NEW STATE RECORD FLATHEAD CATFISH RECORDED

0
193

​HARRISBURG, Pa. (June 6) – The Pennsylvania Fish and Boat Commission (PFBC) has certified a new state record Flathead Catfish.

On the morning of Sunday, May 14, 2024, angler Michael Wherley, 46, of Fayetteville, Franklin County was fishing from a 16-foot bass boat on the Susquehanna River section known as Lake Aldred, near Conestoga, Lancaster County. Wherley baited a live Rainbow Trout onto a large circle hook, weighted with a 1.5-ounce sinker, and cast his heavy-duty surf rod lined with 25-pound monofilament fishing line into an approximately 50-foot-deep channel.

Michael Wherley Flathead Catfish 1.png

At around 10 a.m., Wherley, who was fishing with his friend, Walter “Tommy” Clark, also of Fayetteville, said fishing action began to pick up, and three of the four rods they had in the water hooked fish simultaneously.

“It was a little bit crazy, but we managed to start reeling them in,” said Wherley. “There was a 30-pounder, and then Tommy brought in a 45-pounder that ended up breaking the net when we tried lifting it into the boat.”

Wherley says as he reeled in the third rod, he knew right away it was a very large fish, and his arms started to cramp as he continued to battle the catfish for the next 30 minutes.

“When it finally came to the surface, all I could think was that it was humungous!” recalled Wherley. “When I got the fish next to the boat, I handed the rod to Tommy, and I stuck both hands in the fish’s mouth and pulled as hard as I could to bring it aboard. We knew we had something.”

Michael Wherley Flathead Catfish 2.png

Wherley, who has been fishing for Flathead Catfish on the Susquehanna River for about 15 years, said he was aware of the previous state record, a 56lb., 3oz. fish caught by a Philadelphia angler in the Schuylkill River in May 2020. Confident that his catch had a chance to beat the record, Wherley and Clark kept the fish alive by placing it inside a large plastic tote box filled with water and equipped with an aerator. The anglers then headed to nearby Columbia Bait and Tackle where a certified scale was located.

See also  The Milo Hanson Buck: Still The Number One Typical Whitetail Nearly 30 Years Later

At approximately 3:50 p.m., in the presence of PFBC Waterways Conservation Officer Jeff Schmidt, who was on duty nearby at the time of the catch, Wherley’s Flathead Catfish was recorded as weighing 66 lbs., 6 oz., exceeding the previous state record by more than ten pounds. While the fish measured 50.25 inches long with a girth of 35 inches, Pennsylvania state record fish are judged only by weight, and must exceed the previous record by at least two ounces.

As is required for state record consideration, the weight and species was verified by WCO Schmidt, who was able to conduct an in-person inspection of the fish on site at the tackle shop. Following the inspection, Schmidt accompanied Wherley to the Columbia River Park boat ramp where the live catfish was successfully released back into the river and swam away.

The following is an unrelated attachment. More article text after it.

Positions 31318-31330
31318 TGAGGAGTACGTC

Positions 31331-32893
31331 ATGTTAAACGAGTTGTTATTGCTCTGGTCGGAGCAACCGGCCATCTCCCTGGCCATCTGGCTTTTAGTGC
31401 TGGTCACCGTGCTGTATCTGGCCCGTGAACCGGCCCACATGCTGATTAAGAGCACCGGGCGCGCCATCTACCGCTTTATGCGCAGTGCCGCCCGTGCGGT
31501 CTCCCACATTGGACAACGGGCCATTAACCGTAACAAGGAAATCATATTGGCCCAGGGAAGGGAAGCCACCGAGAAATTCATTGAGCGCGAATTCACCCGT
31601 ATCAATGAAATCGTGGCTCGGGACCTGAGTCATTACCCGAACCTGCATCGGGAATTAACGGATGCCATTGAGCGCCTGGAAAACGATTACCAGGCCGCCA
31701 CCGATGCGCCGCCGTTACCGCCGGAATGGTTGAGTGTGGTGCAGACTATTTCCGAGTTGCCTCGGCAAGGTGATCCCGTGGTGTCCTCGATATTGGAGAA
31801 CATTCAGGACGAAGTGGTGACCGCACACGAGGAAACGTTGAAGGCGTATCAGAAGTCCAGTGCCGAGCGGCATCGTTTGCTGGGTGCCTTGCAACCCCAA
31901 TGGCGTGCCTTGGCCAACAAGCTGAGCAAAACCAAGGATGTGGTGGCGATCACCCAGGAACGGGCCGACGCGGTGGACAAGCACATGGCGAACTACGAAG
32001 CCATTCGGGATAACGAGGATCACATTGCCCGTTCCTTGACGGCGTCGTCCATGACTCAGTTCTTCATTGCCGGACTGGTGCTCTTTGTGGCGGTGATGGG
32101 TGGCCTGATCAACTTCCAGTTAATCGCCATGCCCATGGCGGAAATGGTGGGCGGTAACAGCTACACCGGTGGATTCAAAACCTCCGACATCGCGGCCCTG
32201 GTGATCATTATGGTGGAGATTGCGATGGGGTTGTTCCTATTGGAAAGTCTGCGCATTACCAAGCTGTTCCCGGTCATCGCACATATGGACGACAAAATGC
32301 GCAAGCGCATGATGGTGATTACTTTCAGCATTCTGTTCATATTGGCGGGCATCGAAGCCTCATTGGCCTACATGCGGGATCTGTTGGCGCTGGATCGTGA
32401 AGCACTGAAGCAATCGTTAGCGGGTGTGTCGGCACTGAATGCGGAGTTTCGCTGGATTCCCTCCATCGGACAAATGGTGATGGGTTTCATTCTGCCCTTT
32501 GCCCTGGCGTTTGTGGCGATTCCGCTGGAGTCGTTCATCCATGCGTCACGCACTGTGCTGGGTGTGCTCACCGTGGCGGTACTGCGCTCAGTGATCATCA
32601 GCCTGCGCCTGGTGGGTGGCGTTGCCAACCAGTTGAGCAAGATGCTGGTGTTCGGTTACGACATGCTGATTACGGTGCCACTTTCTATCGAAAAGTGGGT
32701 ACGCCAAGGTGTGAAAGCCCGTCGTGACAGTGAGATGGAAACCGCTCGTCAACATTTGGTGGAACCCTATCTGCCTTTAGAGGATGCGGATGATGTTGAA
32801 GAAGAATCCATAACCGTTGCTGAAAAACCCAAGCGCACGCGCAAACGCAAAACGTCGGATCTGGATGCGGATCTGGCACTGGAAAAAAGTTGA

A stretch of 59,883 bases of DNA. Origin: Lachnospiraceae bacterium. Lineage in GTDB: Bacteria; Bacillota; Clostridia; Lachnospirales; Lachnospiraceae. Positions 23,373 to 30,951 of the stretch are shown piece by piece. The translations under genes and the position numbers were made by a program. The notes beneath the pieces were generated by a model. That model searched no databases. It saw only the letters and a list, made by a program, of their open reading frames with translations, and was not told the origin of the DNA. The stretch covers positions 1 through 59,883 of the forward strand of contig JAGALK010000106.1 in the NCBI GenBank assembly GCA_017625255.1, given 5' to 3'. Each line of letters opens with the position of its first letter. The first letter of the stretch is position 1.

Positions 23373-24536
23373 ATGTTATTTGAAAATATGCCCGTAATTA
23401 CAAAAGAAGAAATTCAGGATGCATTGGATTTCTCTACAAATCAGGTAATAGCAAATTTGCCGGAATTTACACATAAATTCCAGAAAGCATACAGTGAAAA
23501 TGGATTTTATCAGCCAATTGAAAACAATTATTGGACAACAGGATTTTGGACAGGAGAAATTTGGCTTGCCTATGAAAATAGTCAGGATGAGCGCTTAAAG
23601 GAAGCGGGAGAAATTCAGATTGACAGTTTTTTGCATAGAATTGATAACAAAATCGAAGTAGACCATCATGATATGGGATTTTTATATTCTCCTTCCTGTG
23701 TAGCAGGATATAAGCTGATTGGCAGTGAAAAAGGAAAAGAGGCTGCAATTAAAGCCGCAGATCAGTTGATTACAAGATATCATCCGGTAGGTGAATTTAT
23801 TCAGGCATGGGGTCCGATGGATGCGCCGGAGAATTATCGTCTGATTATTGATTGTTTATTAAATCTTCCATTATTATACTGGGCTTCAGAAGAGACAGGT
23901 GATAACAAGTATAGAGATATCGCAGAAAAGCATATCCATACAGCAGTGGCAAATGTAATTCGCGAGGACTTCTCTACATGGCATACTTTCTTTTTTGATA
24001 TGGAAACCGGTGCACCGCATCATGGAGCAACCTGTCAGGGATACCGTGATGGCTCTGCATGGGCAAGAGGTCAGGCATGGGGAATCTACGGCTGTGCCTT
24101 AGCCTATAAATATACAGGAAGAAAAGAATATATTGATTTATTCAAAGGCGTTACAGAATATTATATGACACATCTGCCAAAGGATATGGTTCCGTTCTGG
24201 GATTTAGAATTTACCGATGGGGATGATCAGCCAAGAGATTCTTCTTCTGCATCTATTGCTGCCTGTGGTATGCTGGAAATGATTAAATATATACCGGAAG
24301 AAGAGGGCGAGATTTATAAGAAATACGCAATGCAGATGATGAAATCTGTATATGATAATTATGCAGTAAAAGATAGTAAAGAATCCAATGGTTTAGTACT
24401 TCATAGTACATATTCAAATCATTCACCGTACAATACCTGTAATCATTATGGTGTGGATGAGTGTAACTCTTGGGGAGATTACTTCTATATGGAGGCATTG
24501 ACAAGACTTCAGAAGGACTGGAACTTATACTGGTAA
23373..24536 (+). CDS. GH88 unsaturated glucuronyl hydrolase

In addition to recording the certified weight and the in-person inspection by WCO Schmidt, Wherley completed a state record fish application which included color photographs and detailed information about the catch, which was reviewed by the PFBC Division of Fisheries Management and confirmed.

“This is just incredible, and I’m really glad we were able to release the fish back into the river,” said Wherley. “My previous personal best flathead was 44 pounds last year. I know I’ve had bigger ones on the line, but they got off before I could get them on the boat. I’ll enjoy this record as long as it lasts, but I’m sure it will probably be broken in a year or two, if not sooner. I’m a hundred-percent certain there are even bigger fish out there.”

See also  Hunting Bullets 101

Anglers who are pursuing a state record, or think they have caught a state record fish, should follow these guidelines:

  • Obtain a copy of the Pennsylvania State Record Fish Application, which is available online.
  • Comply with all rules, including having the fish weighed on a scale that is certified by the state or county. Stores that sell products by weight are required to have a certified scale. Locations such as feed mills or agriculture stores often have scales capable of weighing large fish.
  • Fish may only be released after PFBC staff have examined the fish and approved the application.
  • The completed form, including color photographs, must be notarized and sent to the PFBC.
  • The PFBC will review the application upon receipt.
  • The PFBC reserves the right to further investigate the methods used in catching a fish and the accuracy of weight and measurements.
  • The PFBC reserves the right to reject any application.
  • Anglers catching a new state record fish will receive a certificate from the PFBC and be listed on the PFBC website.
  • A list of current Pennsylvania State Record Fish, official rules and application can be found at Fishandboat.com.

##

Media Contact: Mike Parker Communications Director Pennsylvania Fish and Boat Commission (717) 585-3076 michparker@pa.gov